Creating sensitive robots with an artificial soft skin and flexible electronics

Creating sensitive robots with an artificial soft skin and flexible electronics
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An artificial soft skin with flexible electronics can be used to improve the sensitivity of robots to their surroundings.

King Abdullah University of Science and Technology (KAUST) researchers have shown than programming flexible electronics and strain sensing into an artificial soft skin made of stretchy polymer will enhance robotics by creating more sensitive robots.

The paper is called “Toward programmable materials for wearable electronics: electrical welding turns sensors into conductors” and has been published in Advanced Electronic Materials.

Sensitive robots

The lead researcher Gilles Lubineau, has explained how a network of strain sensors and flexible electronics would give sensory feedback to help soft robots navigate their environment. He uses the analogy of when an animal stretches a limb, the network of nerves and sensors in the skin gives feedback to help the animal orient its limb and interact with its surroundings.

Using flexible electronics for sensing

Ragesh Chellattoan,  a Ph.D. student in the research team, explained that up until now, researchers have used different materials with are costly and complex for the sensing and conductive wiring components in their fabrication process.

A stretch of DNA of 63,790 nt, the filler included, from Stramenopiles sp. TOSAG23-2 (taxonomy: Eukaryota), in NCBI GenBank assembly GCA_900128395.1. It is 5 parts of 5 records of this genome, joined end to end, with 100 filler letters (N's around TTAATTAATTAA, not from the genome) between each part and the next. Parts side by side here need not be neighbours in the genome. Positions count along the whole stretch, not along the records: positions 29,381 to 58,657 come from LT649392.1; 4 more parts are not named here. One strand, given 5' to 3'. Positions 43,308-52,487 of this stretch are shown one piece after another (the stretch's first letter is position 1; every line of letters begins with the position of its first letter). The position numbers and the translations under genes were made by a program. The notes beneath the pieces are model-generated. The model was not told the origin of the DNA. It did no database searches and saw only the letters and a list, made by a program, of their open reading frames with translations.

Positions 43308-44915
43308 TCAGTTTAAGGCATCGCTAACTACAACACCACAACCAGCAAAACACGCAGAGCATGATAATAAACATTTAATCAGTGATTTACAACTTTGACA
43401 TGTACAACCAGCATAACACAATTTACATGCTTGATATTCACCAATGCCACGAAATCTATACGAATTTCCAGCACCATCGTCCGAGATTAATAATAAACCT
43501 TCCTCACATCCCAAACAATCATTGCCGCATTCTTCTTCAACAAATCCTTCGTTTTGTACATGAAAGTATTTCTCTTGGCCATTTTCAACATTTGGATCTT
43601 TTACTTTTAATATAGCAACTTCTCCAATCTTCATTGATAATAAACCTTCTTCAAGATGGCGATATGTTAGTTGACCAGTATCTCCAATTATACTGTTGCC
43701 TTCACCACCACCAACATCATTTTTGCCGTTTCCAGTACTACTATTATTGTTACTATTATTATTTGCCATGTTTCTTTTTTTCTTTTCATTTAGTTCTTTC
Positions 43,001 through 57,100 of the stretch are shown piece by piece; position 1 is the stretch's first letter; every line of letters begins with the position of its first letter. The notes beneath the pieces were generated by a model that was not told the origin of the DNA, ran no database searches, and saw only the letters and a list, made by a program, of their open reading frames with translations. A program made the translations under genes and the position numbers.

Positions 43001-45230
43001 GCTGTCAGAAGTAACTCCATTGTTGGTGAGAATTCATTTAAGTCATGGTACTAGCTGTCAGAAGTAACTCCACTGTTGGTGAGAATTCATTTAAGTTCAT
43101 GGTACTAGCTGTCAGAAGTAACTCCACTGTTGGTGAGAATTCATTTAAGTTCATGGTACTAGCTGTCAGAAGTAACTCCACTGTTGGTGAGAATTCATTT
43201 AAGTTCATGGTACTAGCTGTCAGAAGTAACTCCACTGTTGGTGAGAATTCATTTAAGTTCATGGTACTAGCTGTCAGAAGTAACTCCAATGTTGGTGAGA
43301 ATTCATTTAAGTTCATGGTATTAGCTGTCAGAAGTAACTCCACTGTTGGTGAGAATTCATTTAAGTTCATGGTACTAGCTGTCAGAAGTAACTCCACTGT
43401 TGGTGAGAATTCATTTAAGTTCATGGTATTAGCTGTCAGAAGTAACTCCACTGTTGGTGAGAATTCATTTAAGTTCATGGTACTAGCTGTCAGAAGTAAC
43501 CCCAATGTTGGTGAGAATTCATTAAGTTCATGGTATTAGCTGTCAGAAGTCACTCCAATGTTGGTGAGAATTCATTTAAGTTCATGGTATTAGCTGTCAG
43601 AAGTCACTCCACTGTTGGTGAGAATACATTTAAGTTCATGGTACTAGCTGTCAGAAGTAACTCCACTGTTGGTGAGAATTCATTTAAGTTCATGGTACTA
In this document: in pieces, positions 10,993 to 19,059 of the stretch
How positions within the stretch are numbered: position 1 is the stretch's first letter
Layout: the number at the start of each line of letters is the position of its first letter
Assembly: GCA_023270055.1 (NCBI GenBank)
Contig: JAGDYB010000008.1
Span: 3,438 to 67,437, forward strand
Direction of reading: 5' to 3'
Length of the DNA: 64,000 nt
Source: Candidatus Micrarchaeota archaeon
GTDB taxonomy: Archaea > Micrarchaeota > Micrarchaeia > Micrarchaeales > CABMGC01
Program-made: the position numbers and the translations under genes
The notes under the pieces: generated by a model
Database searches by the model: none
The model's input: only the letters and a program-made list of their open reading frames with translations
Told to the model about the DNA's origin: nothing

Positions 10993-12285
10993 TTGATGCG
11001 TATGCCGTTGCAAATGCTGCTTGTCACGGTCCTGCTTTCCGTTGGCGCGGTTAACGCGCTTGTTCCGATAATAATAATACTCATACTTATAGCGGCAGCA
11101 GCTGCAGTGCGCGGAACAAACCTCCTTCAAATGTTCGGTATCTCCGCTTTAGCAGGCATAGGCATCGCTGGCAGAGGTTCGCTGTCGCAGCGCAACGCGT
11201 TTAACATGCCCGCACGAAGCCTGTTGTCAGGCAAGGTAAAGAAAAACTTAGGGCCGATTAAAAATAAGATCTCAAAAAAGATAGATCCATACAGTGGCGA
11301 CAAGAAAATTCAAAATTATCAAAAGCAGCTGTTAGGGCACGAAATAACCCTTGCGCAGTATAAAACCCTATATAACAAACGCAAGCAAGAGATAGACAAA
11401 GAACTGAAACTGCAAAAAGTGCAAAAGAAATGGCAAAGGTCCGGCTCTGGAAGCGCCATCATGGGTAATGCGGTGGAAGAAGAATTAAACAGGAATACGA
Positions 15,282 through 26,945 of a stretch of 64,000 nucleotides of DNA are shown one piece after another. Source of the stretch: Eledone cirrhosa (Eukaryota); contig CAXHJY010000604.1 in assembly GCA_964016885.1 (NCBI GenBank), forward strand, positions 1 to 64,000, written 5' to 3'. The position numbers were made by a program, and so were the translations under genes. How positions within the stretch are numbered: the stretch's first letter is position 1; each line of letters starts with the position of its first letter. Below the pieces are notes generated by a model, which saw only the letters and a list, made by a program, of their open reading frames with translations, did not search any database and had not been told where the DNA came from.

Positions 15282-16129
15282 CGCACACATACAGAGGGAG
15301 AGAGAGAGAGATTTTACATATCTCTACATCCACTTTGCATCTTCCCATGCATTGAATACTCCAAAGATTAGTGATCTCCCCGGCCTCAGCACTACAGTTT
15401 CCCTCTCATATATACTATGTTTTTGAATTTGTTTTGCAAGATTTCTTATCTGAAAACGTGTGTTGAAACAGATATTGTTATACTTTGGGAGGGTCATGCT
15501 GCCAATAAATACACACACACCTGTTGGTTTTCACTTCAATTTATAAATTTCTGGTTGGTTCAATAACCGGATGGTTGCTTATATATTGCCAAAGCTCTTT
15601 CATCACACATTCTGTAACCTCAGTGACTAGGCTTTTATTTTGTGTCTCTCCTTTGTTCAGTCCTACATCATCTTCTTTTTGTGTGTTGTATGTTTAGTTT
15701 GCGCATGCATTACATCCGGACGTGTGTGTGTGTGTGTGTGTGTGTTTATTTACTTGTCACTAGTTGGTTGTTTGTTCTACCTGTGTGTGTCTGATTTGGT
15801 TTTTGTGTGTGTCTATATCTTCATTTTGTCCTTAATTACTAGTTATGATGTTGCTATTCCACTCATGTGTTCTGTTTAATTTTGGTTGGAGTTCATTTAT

Chellattoan said: “Our objective is to get both sensing and wiring connectivity in the one material.”

The research team has developed an artificial material which is a flexible polymer with silver nanowires embedded inside. Each nanowire is conductive but there is a high resistance at the junctions between the nanowires which limits the conductivity at the material. When the material is flexed and the nanowires are pulled apart, the resistance in creases and the nanowire network acts like a strain sensor.

Future research

The discovery could have applications in wearable electronic devices. According to Chellattoan, further research is needed to gain greater control over where nanowire welds form. This would enable researchers to draw precise conductive patterns into the artificial skin.

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